The French love football, but when it comes to participation, walking and hiking come first. This is one of the elements that emerge from a recent study by a French market research agency, Observatoire Cetelem, on the state of play in sports participation. It is the first of three studies that Observatoire Cetelem has decided to devote to the attitude of the French people toward sports.

When asked about their favorite sports, football tops the ranking, chosen by 13 percent of those surveyed. However, when looking at the most practiced sports, walking and hiking come first at 47 percent, followed by fitness and body-building at 20 percent, then swimming at 18 percent. Football only occupies the seventh spot with a ratio of 7 percent. Walking and hiking are especially popular among those aged 50+, who account for 61 percent of the population, and are equally popular among men and women, both reaching 50 percent.

The survey was conducted online by Harris Interactive from Oct. 10-12, 2017 on a sample of 1,018 people, representative of French people aged 18 and over. The study took into account a series of variables including, sex, age, socio-professional category and region of the interviewee.

When asked about where they enjoy practicing sports, the French show again their enthusiasm for the outdoors as they opt in the first place for open-air activities, which were chosen by 58 percent of those surveyed, as opposed to a gym or other sports infrastructures, chosen by 28 percent of those surveyed. A significant share said they enjoyed practicing physical activity at home, which was the answer of 13 percent of those surveyed.

More than three-quarters (77%) of the respondents said they practiced some kinds of sports. The percentage goes down to 58 percent when looking at those who practice physical activities once a week or more frequently. Unfortunately, nearly a quarter (23%) admit they never practice any sports, with even higher figures for the working classes and those living in rural areas, accounting for 29 percent and 28 percent of the sample, respectively.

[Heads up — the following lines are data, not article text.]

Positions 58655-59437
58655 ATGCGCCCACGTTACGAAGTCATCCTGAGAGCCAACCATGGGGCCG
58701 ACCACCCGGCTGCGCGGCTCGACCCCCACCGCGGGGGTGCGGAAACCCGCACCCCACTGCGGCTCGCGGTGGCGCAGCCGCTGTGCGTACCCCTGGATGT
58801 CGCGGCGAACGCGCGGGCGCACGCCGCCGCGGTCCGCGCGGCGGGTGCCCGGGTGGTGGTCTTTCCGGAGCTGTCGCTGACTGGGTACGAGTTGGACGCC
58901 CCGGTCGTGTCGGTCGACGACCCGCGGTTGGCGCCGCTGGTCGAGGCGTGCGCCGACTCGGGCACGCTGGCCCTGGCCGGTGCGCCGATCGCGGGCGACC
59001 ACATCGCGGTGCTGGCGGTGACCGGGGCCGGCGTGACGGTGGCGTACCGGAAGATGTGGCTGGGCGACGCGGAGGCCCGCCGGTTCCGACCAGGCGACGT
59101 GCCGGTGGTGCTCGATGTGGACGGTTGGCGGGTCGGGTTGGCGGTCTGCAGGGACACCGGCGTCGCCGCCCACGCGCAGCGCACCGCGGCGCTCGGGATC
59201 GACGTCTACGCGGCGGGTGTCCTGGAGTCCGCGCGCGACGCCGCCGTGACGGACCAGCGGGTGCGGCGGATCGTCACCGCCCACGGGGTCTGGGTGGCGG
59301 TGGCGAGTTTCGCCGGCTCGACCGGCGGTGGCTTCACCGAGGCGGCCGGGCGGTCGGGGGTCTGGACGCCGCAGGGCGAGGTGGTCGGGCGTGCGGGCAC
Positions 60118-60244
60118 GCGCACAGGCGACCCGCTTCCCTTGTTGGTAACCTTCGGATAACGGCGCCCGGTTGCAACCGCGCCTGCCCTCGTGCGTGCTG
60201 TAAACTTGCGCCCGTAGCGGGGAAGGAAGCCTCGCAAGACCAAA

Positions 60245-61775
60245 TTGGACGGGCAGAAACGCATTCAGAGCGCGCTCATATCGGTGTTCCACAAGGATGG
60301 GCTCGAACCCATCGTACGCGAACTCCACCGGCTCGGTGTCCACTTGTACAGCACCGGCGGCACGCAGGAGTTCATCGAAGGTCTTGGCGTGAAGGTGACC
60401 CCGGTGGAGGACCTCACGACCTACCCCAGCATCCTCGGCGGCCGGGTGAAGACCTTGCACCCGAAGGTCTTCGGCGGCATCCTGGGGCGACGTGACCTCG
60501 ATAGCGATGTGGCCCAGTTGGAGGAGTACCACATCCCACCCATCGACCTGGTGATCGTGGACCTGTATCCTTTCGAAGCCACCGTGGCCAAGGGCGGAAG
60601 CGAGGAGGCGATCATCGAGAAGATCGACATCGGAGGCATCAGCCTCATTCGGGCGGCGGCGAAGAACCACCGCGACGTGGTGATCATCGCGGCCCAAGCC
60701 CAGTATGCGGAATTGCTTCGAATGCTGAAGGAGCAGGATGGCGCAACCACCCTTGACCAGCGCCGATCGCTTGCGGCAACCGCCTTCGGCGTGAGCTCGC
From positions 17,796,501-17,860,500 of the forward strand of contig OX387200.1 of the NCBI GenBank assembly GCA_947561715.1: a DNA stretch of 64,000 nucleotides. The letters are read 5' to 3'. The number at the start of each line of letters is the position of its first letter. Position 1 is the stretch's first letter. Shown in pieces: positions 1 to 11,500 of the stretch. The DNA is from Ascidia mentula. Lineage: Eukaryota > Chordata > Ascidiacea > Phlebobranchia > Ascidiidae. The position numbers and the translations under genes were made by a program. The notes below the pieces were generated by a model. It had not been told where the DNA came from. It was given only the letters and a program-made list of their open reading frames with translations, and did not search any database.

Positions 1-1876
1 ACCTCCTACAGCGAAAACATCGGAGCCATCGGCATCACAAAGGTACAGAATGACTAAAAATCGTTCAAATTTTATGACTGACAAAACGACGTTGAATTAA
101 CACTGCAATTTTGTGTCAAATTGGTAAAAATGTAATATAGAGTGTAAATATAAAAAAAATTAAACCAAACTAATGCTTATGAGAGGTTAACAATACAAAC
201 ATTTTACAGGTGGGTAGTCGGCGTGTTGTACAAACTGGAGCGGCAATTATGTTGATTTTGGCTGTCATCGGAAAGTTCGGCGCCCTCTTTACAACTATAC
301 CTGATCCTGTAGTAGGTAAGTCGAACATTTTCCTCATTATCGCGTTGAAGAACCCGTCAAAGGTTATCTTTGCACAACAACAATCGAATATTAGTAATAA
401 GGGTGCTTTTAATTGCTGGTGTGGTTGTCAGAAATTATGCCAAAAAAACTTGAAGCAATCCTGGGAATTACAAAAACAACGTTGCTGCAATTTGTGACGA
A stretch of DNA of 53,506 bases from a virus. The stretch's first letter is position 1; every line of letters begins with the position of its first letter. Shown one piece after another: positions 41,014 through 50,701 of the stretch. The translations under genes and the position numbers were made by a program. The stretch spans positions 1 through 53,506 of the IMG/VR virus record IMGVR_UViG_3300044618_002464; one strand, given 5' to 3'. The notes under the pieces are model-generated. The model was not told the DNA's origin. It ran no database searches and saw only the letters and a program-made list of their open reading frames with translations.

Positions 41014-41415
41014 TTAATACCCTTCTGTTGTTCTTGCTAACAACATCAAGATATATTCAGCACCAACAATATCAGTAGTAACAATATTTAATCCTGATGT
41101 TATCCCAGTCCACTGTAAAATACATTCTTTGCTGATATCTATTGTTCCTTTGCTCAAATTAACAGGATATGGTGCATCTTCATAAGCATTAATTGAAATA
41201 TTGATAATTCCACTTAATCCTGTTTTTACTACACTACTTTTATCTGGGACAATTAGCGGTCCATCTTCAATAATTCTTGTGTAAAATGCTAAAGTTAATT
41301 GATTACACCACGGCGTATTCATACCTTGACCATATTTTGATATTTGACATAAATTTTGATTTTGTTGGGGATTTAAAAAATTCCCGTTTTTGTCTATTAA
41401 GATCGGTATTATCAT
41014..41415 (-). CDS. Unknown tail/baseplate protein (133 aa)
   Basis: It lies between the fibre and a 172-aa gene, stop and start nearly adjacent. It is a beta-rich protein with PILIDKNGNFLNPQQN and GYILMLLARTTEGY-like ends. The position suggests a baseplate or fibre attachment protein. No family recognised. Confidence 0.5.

Participating in physical activities is first and foremost associated with well-being and health. More than half of those surveyed (53%) said they felt a sense of need to do sports in order to preserve their health and keep fit. As for the budget allocated to sports, the French spend on average €264 per year, although the amount can vary considerably depending on whether or not a person actually participates in sports and the frequency of participation.

Among the favorite sports regardless of participation rates, football (13%) is followed by walking and hiking (8%) in the second spot, then swimming and rugby (both at 7 percent), tennis (6%), and then cycling/mountain biking and fitness/body building, both at 5 percent.

Young people aged 35 or less are increasingly using the internet and digital devices, such as activity trackers and apps, for sporting purposes. They account for 20 percent of the participants in any kind of sport within that age group, versus an average of 8 percent for the total sample. The accessibility of sport in the workplace is also a fast-growing trend, and this is the case regardless of age. Even though only 9 percent said they participate in physical activities in their workplace, 47 percent more said they would like their employer to offer them this option.

Researchers also looked into the reasons why many French do not participate in any sports. A lack of interest emerged by far as the most common reason (55%), followed by lack of time (24%) and physical problems (23%). Only 8 percent said they did not engage in any sports due to financial constraints, although the percentage jumps to 15 percent among those who have children.